Melting Glaciers — See Them For Yourself
Over the weekend a friend of mine told me about the film, Chasing Ice, which debuted at this year’s Sundance Film Festival:
In the spring of 2005, National Geographic photographer James Balog headed to the Arctic on a tricky assignment: to capture images to help tell the story of the Earth’s changing climate. Even with a scientific upbringing, Balog had been a skeptic about climate change and a cynic about the nature of academic research. But that first trip north opened his eyes to the biggest story in human history and sparked a challenge within him that would put his career and his very well-being at risk.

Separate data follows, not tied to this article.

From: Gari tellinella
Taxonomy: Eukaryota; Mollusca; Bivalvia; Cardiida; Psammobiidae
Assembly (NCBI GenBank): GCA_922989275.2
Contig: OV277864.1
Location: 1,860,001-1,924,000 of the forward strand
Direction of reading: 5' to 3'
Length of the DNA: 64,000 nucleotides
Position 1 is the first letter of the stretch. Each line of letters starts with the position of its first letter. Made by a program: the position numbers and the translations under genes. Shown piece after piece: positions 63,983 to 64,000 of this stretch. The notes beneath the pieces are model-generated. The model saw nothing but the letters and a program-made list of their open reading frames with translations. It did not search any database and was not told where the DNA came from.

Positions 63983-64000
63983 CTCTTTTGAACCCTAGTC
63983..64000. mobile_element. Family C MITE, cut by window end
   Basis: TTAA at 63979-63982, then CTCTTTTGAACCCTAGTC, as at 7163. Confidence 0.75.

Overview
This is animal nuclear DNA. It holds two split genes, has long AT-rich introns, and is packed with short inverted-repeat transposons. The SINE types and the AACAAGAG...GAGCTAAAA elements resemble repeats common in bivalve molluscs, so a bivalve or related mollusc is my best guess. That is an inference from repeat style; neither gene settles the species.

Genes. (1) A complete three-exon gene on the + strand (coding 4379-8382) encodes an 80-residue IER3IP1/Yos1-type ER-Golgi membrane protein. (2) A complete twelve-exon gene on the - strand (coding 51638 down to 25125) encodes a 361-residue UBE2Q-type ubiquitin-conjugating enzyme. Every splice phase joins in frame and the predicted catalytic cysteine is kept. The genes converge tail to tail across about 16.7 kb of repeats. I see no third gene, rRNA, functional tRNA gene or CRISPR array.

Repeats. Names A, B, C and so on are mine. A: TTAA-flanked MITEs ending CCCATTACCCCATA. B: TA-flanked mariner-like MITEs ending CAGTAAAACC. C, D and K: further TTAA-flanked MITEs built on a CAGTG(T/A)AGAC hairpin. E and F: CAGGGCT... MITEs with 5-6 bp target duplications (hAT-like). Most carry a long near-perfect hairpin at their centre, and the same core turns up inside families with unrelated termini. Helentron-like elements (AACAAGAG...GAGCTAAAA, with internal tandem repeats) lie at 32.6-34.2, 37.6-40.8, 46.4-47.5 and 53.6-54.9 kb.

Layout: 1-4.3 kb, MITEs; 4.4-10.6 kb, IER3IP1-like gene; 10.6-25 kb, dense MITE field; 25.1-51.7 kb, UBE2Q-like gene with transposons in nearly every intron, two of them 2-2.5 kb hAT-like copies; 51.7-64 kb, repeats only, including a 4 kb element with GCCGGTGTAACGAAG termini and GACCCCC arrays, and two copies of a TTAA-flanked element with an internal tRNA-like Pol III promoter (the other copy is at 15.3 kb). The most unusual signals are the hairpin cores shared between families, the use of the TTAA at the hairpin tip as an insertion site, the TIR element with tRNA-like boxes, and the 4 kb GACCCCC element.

Chasing Ice is the story of one man’s mission to change the tide of history by gathering undeniable evidence of our changing planet. Within months of that first trip to Iceland, the photographer conceived the boldest expedition of his life: The Extreme Ice Survey. With a band of young adventurers in tow, Balog began deploying revolutionary time-lapse cameras across the brutal Arctic to capture a multi-year record of the world’s changing glaciers.
After looking around there a bit (the film will be in theaters this fall), I ended up at the Extreme Ice Survey’s website here.
It is amazing. You’ve got to check it out. Be sure to click on the Time-Lapse Video and Photography tab at the top of the home page. There you’ll find time-lapse videos that stretch over the course of years. Incredible stuff.
As the site says, when it comes to climate change, “seeing is believing.”
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